SPECTRUM OF BELIEFS
Over the past six years, studying over a million consumers across numerous categories in many different markets, we have uncovered a simple truth about how markets work.
Our world is made up of an almost infinite number of marketplaces. Each marketplace is shaped by a unique set of beliefs. Which means, each unique marketplace carries with it, a unique set of perceptions in the mind of the consumer. We like to think of these marketplaces as planes.
Each product or service offering has a primary "plane" or a primary marketplace. For example, through much research, we've discovered that the primary marketplace for meat is "protein". Which means that one's motivations to consume meat are shaped by one's beliefs towards proteins and the role proteins play in one's diet and one's life.
When we conduct an ethnography, our first job is to determine which primary "plane" a particular product or service lies on. That is, what are the primary set of beliefs that drive and motivate consumer behavior around that product/service. Each primary plane or marketplace is made up of a set of unique beliefs. These beliefs fall on a continuum or a spectrum. Just like the spectrum of beliefs that shape our politics, a spectrum of beliefs shape the decisions we make as consumers, as it pertains to any type of product or service we might want to pay for.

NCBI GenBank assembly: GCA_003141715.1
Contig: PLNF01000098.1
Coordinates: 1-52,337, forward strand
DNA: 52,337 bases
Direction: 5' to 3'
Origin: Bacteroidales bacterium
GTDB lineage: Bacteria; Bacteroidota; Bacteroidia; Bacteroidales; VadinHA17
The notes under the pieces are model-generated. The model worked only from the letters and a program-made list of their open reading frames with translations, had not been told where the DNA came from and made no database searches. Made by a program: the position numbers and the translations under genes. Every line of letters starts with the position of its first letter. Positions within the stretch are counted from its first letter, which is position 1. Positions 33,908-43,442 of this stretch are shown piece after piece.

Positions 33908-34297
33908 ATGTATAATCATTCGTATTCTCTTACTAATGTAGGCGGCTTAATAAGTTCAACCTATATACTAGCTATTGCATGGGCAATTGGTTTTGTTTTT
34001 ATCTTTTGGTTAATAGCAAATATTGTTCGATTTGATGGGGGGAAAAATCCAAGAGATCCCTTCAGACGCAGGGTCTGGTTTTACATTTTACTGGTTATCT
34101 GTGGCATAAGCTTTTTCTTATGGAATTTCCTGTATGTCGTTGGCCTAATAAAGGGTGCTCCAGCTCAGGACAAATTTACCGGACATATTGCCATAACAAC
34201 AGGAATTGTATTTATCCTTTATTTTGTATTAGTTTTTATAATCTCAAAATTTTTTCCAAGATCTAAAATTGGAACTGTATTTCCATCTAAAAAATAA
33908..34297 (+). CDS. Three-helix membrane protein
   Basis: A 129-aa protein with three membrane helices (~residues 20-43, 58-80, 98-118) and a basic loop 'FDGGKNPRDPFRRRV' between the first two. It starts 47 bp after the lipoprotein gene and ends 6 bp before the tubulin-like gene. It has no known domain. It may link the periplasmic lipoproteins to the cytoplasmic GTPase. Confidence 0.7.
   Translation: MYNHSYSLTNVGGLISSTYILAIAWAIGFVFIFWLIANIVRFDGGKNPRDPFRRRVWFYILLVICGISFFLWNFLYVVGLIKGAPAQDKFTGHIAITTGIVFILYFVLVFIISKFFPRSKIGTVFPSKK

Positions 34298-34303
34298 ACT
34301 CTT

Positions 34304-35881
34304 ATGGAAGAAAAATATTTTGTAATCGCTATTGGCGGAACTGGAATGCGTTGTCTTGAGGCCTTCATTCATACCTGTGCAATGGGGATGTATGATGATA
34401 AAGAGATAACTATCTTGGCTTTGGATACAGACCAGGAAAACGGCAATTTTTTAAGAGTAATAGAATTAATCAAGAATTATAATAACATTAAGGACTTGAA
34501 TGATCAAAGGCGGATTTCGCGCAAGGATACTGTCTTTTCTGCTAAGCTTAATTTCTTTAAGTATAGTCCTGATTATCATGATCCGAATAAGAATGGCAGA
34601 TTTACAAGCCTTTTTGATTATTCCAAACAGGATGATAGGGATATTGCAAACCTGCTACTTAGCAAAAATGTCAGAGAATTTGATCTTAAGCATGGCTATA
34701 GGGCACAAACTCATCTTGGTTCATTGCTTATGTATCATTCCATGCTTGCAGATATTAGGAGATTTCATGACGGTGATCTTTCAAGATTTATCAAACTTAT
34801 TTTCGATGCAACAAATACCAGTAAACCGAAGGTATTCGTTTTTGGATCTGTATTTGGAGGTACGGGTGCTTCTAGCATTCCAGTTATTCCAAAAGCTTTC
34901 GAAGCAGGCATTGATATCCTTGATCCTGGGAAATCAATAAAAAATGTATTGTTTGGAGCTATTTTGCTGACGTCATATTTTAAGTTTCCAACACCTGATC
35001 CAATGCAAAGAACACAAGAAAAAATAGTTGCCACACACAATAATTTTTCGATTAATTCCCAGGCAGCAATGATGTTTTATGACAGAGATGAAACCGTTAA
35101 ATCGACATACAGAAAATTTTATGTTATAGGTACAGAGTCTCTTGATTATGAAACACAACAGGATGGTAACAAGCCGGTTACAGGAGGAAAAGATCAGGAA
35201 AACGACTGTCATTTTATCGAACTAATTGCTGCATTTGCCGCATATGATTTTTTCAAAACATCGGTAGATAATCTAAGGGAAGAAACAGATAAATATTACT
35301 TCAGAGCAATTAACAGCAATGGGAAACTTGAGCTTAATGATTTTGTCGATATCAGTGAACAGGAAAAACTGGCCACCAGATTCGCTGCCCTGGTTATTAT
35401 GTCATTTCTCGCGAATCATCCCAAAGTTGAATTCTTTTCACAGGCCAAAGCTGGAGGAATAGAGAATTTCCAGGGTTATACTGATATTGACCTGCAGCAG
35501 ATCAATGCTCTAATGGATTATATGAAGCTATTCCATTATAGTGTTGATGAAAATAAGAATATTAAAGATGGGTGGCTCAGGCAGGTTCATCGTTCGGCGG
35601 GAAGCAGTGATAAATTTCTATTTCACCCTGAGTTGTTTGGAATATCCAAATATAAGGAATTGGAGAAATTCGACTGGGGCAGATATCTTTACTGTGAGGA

Since our beliefs lie on a spectrum, they bear a relationship to one another. That is, beliefs that lie on one end of the spectrum bear a relationship with beliefs that lie on the other end - typically as polar opposites.
For example, if you examine the men's grooming market in the United States, you will find that the left end of the belief spectrum is occupied by men who believe in challenging gender norms and societal expectations when it comes to the way they choose to groom and present themselves. While the right end of the spectrum is made up of men who are very traditional - they don't believe they really need to spend any time grooming and that those who do are in fact, effeminate or less "manly".
In every project, we first determine the primary plane and then determine the spectrum of beliefs that shape that plane or marketplace. This is the foundation of MotivIndex's Digital Ethnography process.